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    Executive Guide to Artificial Intelligence

    By Josh Adragna on September, 19 2017

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    Josh Adragna

    Several recent studies and surveys’ across several sources has shown that implementing an artificial intelligence strategy can be a challenging maze to navigate. With a lack of extensive business cases and A.I. implementation examples it can create a needle in the haystack scenario for business leaders not only looking for relevant A.I. solutions, but also successfully creating A.I. initiatives.

    Current state of AI:

    It’s no wonder that executives can feel in the dark when thinking through an AI strategy. According to HBS, while AI investing heats up, AI deployment is still in it’s infancy stages. With a total AI investment worldwide around 30 billion, less than 20% of enterprise businesses have actually rolled out an an AI technology (either partially, or aggregately). This is good news for executives looking to gain a competitive edge with AI as there is still time to climb the staircase. Additionally, executives should believe what they are hearing in the market - that AI can be transformational and gain efficiency increases - 30% of early adopters are seeing significant paths to to better margins and/or gaining more market share through product market penetration with many leading AI adopters forecasting a 3-5% increase in profitability than industry competitors in their respective spaces.

    Expectations vs Action:

    Expectations run high across industries, company sizes and applications. A leading MIT study suggests that 63% of respondents expect AI to deliver substantial positive net effects over the next 5 years. With executives talking expansively around implementing AI, there is a clear gap between built initiatives and where to start when deploying AI. Going at it “alone” will only lead to more questions, confusion and feeling left behind as the competitive market ramps AI. This blog will seek to surface key approaches to not only successfully deploying AI, but gaining support from the C-suite and board. In fact, most of’s customer base has reported that without help from leadership, their initiatives would have died long ago. They add that strong support not only comes from the CEO or IT team, but from all other C-level officers, including the board.

    Executives who successfully deploy AI - Don’t go at it alone:

    Many Enterprises report the need to rush to hire data scientists and engineers to build out capability “in-house”. After a decade-long AI winter, there are more AI core business solutions (manufacturing, customer service, etc) than ever before since AI was defined in 1956. Avoiding the trap of designating teams and IT to evaluate A.I. should be thwarted - as multiple solutions can be created without establishing a compelling business case. For max focus on specific use cases, AI projects should be assessed and led by both business and technology leaders - an approach that has been proven successful by not only Kylie customers, but strategic thinking executives across the board.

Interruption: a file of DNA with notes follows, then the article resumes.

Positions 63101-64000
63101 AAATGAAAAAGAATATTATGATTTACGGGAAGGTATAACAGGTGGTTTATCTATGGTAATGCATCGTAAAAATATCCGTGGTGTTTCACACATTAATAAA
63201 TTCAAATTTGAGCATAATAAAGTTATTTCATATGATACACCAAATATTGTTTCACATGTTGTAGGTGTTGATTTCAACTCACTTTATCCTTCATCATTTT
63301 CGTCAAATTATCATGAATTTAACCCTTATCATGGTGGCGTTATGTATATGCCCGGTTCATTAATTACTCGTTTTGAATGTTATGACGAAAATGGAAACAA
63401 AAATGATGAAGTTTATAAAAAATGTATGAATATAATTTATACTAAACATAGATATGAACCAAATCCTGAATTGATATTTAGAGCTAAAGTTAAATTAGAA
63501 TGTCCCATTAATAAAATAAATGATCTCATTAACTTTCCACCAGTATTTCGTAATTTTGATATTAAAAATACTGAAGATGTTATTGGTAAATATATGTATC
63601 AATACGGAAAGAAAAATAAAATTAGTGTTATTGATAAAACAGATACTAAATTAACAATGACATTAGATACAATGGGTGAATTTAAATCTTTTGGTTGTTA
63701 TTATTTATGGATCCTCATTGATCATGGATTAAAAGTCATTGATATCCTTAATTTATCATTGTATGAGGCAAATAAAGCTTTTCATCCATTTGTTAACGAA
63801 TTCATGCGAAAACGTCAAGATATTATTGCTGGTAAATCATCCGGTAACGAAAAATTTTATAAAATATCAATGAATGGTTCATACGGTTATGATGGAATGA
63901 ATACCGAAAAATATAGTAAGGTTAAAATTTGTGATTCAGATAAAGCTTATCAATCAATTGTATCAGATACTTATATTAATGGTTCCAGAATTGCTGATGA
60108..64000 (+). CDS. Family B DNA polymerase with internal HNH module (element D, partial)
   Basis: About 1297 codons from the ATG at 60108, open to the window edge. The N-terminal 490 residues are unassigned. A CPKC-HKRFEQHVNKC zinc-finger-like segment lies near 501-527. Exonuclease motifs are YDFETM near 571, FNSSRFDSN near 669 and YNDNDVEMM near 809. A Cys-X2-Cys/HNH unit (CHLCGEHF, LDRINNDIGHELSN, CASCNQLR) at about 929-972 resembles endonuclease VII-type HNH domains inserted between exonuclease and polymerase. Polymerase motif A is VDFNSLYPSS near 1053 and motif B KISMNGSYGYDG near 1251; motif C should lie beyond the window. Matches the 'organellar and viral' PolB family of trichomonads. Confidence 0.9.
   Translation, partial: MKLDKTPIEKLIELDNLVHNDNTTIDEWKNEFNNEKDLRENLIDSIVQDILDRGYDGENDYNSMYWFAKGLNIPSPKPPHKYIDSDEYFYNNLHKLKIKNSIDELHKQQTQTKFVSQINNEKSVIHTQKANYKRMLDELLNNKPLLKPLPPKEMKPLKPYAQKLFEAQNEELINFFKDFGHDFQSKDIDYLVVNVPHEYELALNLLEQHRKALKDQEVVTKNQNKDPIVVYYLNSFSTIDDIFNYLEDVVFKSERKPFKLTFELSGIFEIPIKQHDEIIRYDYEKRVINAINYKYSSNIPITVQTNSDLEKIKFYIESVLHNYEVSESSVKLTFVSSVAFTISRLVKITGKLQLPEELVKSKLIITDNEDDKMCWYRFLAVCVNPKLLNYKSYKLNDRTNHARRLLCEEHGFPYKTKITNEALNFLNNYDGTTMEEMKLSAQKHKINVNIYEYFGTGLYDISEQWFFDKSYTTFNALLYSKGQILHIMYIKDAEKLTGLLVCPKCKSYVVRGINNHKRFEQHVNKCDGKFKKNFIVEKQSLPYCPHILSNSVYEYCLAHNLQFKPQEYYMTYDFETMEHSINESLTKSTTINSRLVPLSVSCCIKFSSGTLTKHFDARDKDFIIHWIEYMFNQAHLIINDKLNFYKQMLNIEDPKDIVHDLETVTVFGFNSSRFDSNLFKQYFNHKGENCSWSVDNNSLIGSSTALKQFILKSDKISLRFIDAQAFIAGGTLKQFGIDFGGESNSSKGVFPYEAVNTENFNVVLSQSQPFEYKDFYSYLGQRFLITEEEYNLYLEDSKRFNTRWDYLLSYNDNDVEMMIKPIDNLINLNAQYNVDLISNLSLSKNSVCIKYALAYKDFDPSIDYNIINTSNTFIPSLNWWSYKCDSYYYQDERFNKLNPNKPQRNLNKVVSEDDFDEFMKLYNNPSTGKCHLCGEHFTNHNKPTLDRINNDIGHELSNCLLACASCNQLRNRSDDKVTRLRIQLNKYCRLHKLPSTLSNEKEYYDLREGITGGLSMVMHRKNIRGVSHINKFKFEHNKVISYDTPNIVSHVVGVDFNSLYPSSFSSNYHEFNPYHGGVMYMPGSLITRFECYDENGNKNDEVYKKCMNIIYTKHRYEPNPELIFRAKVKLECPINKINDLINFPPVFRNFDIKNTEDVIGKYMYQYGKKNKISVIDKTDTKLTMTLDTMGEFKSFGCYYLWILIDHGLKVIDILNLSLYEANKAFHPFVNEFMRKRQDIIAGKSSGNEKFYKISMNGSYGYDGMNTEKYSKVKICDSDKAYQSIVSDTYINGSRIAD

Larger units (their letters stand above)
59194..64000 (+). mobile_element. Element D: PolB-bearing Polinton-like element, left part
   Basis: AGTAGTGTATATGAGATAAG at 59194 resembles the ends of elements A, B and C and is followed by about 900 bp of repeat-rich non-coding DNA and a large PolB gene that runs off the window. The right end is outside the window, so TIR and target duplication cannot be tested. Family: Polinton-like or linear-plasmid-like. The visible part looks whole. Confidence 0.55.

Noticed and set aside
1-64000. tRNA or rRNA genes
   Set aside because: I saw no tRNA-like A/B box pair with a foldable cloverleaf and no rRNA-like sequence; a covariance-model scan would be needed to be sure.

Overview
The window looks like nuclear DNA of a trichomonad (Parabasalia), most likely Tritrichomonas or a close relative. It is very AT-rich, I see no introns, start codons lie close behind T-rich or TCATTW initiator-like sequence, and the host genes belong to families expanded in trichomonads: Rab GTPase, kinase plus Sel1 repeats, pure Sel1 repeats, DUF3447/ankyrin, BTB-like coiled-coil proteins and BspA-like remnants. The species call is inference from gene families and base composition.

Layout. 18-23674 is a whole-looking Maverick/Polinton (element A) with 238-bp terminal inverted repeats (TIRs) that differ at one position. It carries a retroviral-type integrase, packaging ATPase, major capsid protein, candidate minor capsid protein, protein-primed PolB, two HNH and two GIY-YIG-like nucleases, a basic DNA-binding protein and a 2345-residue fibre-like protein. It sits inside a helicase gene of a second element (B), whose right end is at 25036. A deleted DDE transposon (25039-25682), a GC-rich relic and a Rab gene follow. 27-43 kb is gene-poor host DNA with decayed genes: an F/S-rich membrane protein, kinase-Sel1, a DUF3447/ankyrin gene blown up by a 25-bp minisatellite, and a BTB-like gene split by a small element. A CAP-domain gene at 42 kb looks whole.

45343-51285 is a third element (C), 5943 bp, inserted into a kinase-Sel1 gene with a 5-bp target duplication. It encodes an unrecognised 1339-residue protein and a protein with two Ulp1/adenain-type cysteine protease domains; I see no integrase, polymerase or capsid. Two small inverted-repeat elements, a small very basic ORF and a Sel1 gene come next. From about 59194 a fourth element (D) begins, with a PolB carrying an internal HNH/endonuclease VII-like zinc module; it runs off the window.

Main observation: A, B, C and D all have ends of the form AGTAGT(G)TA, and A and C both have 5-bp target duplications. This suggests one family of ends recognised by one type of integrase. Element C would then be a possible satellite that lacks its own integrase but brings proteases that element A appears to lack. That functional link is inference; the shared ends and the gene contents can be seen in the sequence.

Take the initiative:

    Many successful executives report that taking a more proactive approach to A.I. has led to early deployment’s with positive forecasts on increasing profitability over the outlook of companies with a “reactive” approach to A.I. With any initiatives in A.I. it’s important to note that digital capabilities come long before an AI strategy. Our research has indicated that industries leading the A.I. charge (like high-tech, automotive, telecom) are the ones that have become the most “digitized” with sound big data and infrastructure strategies that give executive leaders more ease in accessing key data points needed to train machine learning and advanced deep learning algorithms. In fact, companies that have made the digital transformation hurdle, are 5% more likely to have a positive and successful A.I. experience.

    Change Management:

    As people and processes embody the biggest challenges for change management in an organization seeking A.I. it’s key to note that the technological implementation is far less of a hurdle than managing people and how to properly structure an A.I. evaluation. Additionally, deciding on which new processes AI will start to handle v.s. what new focus employee’s will have post A.I. needs considerable thought. As the A.I shift is currently happening leaders will need to shift from core competency focus, to focus on decision management effectiveness. This new culture shift will be quite dependent on continuous learning and improvement.

    The tsunami of technology is here in the form of A.I. While the tide retracts and the beach dries, there is still time to make A.I. a highly competitive advantage before the wave is soon to engulf us all.

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